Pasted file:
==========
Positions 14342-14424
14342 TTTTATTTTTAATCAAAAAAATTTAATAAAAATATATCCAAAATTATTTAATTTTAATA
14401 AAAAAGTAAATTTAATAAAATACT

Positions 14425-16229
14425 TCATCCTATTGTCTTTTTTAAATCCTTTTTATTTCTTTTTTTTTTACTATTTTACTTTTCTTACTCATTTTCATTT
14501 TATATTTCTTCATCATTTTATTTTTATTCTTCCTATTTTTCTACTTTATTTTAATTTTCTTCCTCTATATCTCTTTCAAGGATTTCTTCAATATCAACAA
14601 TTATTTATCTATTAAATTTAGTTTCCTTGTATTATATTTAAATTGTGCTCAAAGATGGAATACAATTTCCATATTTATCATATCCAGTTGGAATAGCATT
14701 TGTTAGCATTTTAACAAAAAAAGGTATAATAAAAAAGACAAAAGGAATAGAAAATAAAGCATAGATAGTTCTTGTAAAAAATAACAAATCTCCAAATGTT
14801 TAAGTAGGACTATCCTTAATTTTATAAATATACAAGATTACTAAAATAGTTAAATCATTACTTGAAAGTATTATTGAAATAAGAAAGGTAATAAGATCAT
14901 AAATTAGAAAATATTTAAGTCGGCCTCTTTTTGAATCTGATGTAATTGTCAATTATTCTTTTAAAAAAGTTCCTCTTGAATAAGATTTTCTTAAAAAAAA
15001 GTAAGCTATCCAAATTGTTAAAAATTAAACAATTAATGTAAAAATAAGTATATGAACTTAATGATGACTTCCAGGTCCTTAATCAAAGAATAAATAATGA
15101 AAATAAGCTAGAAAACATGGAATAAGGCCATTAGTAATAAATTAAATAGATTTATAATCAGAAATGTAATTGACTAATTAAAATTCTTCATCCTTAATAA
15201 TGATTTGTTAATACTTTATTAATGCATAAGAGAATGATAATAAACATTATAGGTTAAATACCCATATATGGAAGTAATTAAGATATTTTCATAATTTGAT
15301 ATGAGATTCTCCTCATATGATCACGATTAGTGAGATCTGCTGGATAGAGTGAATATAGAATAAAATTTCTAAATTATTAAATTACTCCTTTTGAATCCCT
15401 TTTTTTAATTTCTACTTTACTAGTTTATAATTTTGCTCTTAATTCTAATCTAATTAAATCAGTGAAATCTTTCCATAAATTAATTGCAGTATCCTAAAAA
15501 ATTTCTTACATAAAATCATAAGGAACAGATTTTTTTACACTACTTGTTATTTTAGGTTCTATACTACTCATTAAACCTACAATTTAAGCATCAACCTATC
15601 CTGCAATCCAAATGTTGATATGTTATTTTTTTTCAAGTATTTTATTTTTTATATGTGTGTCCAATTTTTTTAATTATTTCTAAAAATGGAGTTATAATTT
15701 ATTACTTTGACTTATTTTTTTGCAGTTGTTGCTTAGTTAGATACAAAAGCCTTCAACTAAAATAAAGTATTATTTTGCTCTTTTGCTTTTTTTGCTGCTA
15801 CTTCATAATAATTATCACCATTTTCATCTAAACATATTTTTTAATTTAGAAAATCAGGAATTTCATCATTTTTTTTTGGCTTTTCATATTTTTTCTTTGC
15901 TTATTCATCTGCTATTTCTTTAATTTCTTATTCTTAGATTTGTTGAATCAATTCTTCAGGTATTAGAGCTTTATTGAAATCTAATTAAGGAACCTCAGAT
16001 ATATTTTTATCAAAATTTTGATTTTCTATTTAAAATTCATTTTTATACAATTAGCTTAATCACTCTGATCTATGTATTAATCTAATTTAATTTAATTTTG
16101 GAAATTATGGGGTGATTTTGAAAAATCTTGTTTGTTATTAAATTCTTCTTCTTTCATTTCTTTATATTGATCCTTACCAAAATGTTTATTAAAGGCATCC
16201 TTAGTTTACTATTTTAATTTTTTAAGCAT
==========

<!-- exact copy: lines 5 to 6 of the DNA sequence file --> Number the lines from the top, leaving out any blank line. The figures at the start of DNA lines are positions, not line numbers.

14425 TCATCCTATTGTCTTTTTTAAATCCTTTTTATTTCTTTTTTTTTTACTATTTTACTTTTCTTACTCATTTTCATTT
14501 TATATTTCTTCATCATTTTATTTTTATTCTTCCTATTTTTCTACTTTATTTTAATTTTCTTCCTCTATATCTCTTTCAAGGATTTCTTCAATATCAACAA